Manufacturing dead in the U.S.A.?
Chambers took over this MANUFACTURING company in 1994.
Revenues 1994: $1 Billion.
Revenues 2009: $40 Billion.
Prospects for technology companies and technology manufacturers in the U.S.A.? Nothing short of staggering in their potential, Chambers asserts. In infotech, let alone biological-based sciences, Chambers declares that we have many, many, and many more LARGE-SCALE REVOLUTIONS to come.
One suggestion of his, which I love, and which Chambers attributes to VC superstar John Doerr: “We should staple a Green Card to every science, technology, engineering, and math advanced degree [awarded by a U.S. university to a non-U.S. national]. The economy is struggling now, but it won’t be forever, and we need to attract and keep the best and brightest in our country to maintain our competitiveness as a nation.” (TP: Alas, fat chance.) (TP: Chambers is one of the many, me among them, who points out that our top research universities, best in the world by a long shot in terms of quality and quantity, are perhaps the #1 U.S. competitive advantage; we may lament the passing of “old manufacturing,” but we damn well better remember that we must pull out all the stops, private and public, to support to the hilt our top research universities.)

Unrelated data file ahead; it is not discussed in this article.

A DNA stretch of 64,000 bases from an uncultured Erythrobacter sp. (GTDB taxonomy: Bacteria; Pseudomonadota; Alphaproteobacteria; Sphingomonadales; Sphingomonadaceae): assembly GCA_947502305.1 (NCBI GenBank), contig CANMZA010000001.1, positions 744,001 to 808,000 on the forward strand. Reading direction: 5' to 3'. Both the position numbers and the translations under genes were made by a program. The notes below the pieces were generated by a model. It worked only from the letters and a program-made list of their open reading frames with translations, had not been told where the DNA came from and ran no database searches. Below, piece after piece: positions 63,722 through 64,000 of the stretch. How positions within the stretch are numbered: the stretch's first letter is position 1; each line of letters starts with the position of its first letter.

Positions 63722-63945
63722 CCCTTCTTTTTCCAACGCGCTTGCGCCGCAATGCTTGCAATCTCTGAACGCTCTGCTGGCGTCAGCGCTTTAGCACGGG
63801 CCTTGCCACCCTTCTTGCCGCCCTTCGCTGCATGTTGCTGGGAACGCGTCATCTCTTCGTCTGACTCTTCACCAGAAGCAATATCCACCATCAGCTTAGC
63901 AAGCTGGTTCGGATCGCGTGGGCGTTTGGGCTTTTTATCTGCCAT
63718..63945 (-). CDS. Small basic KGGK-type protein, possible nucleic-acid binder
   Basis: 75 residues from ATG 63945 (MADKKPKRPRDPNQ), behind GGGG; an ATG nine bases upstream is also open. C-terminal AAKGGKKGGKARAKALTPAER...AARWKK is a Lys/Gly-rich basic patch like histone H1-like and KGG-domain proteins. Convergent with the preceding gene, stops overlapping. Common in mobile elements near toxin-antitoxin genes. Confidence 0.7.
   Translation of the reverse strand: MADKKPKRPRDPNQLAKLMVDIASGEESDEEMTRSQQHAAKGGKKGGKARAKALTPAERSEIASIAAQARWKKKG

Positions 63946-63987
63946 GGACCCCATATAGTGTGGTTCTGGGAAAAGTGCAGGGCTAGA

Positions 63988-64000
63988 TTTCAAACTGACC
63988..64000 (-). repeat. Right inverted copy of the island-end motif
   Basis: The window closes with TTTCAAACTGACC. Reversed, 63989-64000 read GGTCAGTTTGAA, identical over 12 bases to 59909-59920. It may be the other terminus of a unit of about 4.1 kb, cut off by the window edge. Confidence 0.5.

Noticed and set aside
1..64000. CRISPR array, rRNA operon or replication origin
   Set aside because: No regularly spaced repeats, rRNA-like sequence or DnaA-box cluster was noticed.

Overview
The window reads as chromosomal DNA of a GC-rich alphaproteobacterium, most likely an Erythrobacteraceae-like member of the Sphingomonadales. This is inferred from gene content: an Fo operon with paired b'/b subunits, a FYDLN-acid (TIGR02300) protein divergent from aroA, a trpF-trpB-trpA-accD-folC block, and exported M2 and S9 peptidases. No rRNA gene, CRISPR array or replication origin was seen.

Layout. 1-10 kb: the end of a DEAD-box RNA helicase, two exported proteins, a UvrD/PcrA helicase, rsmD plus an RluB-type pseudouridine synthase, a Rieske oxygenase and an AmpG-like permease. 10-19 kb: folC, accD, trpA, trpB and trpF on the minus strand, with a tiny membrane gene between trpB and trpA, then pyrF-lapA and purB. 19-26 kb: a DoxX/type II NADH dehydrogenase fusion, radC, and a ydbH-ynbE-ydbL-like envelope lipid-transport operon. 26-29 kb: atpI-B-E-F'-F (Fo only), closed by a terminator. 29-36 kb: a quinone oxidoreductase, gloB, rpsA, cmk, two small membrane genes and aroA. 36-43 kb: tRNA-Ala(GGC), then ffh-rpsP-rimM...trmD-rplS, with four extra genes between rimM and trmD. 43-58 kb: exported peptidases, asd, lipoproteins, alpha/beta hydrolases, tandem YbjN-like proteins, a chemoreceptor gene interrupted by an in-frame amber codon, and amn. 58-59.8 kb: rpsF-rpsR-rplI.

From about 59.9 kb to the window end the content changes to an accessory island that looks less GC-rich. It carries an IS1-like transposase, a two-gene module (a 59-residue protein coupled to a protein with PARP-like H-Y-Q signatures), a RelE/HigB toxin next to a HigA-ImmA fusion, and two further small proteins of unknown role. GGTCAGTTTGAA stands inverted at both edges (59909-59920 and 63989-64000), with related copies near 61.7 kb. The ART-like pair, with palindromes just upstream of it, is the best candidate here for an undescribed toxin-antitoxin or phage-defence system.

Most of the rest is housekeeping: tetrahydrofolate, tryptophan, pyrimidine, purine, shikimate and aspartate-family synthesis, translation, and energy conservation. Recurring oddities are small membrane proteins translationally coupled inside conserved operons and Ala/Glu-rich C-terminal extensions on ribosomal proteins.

(NB: Chambers, arguably the most Republican of Silicon Valley superstars, perhaps surprises with this: “I think the U.S. government is doing the right thing with the stimulus package, and I hope other governments follow suit.”)